Palm Beach Post
Copyright 2006 The Palm Beach Newspapers, Inc.
All Rights Reserved
Chances are, this won't end up on Cops.
A popular WPB police sergeant was placed on administrative leave with pay after allegedly having sex with a woman in the back seat of his squad car - in broad daylight, according to several sources. Police records show the alleged encounter occurred about 5:25 p.m. in a far corner of the sprawling parking lot of the Hilton Palm Beach Airport hotel on Australian Avenue.
Worse news for the sarge: The tryst may have been recorded for posterity on the hotel surveillance cameras. Large signs warn motorists that the parking lot is monitored.
Sgt. Ron Manuel, 41, a 17-year veteran of the force who supervises the community policing section, is under investigation by the department's internal affairs unit in connection with the Sept. 6 incident.
"All I know is what I did isn't illegal," Manuel said.
According to his personnel file, he is a highly rated cop with no record of disciplinary action. When asked about the identity of his playmate in the car, Manuel declined to comment.
"It's an open investigation," internal affairs Sgt. Jerry Chestnut said. "It's a highly sensitive case, and we won't comment until I'm done. I still have two people to interview."
A note in Manuel's employment file reads that Police Chief Delsa Bush ordered a probe "regarding allegations of inappropriate conduct . . . in a public parking lot."
Hilton GM Fred Ghadimi said IA recently came to the hotel to take several surveillance tapes.
"Everybody is shocked," said a WPB PD spy. "Ron's a good man with a nice family."
Another WPB cop, Harold Russell, was canned in May after an ex-galpal told IA they had sex in his squad car at CityPlace.
HOT SHOTS HIT HARD TIMES
Two of WPB's city slickers and their businesses are in a financial bind.
Resort, arguably Palm Beach County's largest and best-known disco, is operating in bankruptcy. And creditors are starting to hound Bentley-driving Steve Sims, owner of the fancy Clematis-based concierge service Bluefish. He's the target of no fewer than five foreclosure actions, for a total of nearly $3 million.
Resort, at CityPlace, has been a weekend rendezvous for moneyed youths and the occasional visiting celebrity since it opened in 2003. It's now in Chapter 11.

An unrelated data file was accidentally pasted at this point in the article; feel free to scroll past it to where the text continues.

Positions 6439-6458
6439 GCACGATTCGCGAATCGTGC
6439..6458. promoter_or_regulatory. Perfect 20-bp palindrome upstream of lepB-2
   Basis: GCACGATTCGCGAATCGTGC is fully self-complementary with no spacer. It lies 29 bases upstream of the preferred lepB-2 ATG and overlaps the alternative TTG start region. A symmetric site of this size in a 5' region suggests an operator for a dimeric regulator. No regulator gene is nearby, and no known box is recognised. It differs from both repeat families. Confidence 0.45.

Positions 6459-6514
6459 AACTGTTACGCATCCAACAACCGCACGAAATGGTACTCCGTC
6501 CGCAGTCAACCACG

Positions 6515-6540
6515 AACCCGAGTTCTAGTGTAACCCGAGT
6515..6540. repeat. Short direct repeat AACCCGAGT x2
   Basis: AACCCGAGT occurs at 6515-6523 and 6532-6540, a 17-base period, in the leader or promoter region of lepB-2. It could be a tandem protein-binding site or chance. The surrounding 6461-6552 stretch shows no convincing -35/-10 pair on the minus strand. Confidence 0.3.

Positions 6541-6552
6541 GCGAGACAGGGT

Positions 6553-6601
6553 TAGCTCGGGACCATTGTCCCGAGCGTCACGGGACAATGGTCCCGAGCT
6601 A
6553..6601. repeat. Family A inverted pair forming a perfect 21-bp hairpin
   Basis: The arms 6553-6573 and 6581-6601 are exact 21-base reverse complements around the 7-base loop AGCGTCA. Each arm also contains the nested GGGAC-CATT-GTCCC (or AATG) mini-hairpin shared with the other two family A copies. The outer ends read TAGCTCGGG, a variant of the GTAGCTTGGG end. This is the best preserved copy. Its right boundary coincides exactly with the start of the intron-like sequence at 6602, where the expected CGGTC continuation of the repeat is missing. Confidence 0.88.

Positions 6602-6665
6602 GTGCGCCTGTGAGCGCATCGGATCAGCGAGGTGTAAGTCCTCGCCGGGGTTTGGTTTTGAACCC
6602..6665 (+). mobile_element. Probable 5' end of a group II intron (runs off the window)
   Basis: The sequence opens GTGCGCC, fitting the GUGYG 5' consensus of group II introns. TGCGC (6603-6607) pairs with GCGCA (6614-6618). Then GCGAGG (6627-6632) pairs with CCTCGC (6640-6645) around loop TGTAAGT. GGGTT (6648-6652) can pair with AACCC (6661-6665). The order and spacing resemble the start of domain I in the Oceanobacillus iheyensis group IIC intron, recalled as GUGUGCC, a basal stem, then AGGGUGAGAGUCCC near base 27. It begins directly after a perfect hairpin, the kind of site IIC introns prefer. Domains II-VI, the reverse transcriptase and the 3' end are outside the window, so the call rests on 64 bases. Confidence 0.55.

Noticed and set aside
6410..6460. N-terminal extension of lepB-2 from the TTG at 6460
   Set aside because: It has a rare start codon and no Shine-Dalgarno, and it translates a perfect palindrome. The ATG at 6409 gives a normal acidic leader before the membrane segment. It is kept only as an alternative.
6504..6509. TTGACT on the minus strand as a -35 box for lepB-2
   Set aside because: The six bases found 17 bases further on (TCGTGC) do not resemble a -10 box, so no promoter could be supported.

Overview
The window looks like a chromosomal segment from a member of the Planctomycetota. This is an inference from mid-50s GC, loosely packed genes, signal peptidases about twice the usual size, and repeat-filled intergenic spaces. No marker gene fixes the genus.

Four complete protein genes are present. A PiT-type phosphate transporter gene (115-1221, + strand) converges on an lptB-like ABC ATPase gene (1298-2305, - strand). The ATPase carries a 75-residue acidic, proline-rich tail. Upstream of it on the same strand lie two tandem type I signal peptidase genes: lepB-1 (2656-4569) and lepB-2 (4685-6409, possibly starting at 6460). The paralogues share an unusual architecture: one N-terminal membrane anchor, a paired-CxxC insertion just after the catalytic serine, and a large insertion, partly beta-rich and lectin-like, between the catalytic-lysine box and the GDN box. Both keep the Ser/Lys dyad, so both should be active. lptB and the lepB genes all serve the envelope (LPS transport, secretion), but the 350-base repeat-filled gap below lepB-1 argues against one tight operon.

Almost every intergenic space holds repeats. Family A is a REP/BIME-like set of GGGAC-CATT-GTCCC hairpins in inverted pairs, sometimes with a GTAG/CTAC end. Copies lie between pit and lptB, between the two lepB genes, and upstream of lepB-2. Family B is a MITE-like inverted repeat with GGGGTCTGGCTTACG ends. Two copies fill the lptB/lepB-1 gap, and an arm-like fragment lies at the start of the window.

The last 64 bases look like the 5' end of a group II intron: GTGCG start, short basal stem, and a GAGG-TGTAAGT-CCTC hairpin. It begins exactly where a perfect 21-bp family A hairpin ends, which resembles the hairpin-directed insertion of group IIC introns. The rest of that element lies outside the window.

Owner Frank Cilione, veteran proprietor of several successful NYC danceterias and the now-closed, equally bankrupt CityPlace fusion eatery Tsunami, says he has no intention of closing and is just protecting himself from creditors. He owes utility companies, government entities and his landlord, CityPlace, about $200,000.
"This is actually to make the company stronger," Cilione said. "I don't want people to think we're having difficulties. A lot of companies operate this way."
Cilione says he originally sank nearly $2 million into the joint. Relatively packed on Fridays and Saturdays, Resort historically has had a hard time doing much business on other nights. When you have to make $34,000 a month just to pay rent, Cilione says, it's not always easy.
I'm told Cilione missed a rent payment in July, and CityPlace started eviction procedures. And Cilione is being sued for breach of contract by one of the joint's original investors, Lauderdale moneybags Jeffrey Cohen. Cohen claims he put $125,000 into the club yet hasn't been allowed to put in his 5 cents on how the club is managed.
Sims is another visible downtown businessman staring down the barrel of financial disaster. He opened a fancy concierge service from a Clematis office two years ago.
Rich folks worldwide hire Bluefish to book flights over Moscow in a MIG fighter jet, soccer lessons with Brit star David Beckham (for $7,000 a pop) or hard-to-get tickets for events ranging from the Oscars to NASCAR races.
Although Sims has impressed many of his Clematis peers with his showy lifestyle, it all could end soon. His three homes and office are in foreclosure procedure for nonpayment, according to court records, and a client is suing him for about $320,000. That's money Bluefish received to book a luxury stay in Antigua.
Sims admitted days before the trip that he had not sent money to the resort - even though he had been paid by the client, a California dental-implant manufacturer. The company is trying to recover what it gave Bluefish.
Delray Beach's Sims didn't respond to interview requests when reached at the phone number Bluefish is still using to operate. The lawsuits have ended up in default judgments against him because he has no lawyer and doesn't appear in court.
Another Fla. cop car tryst?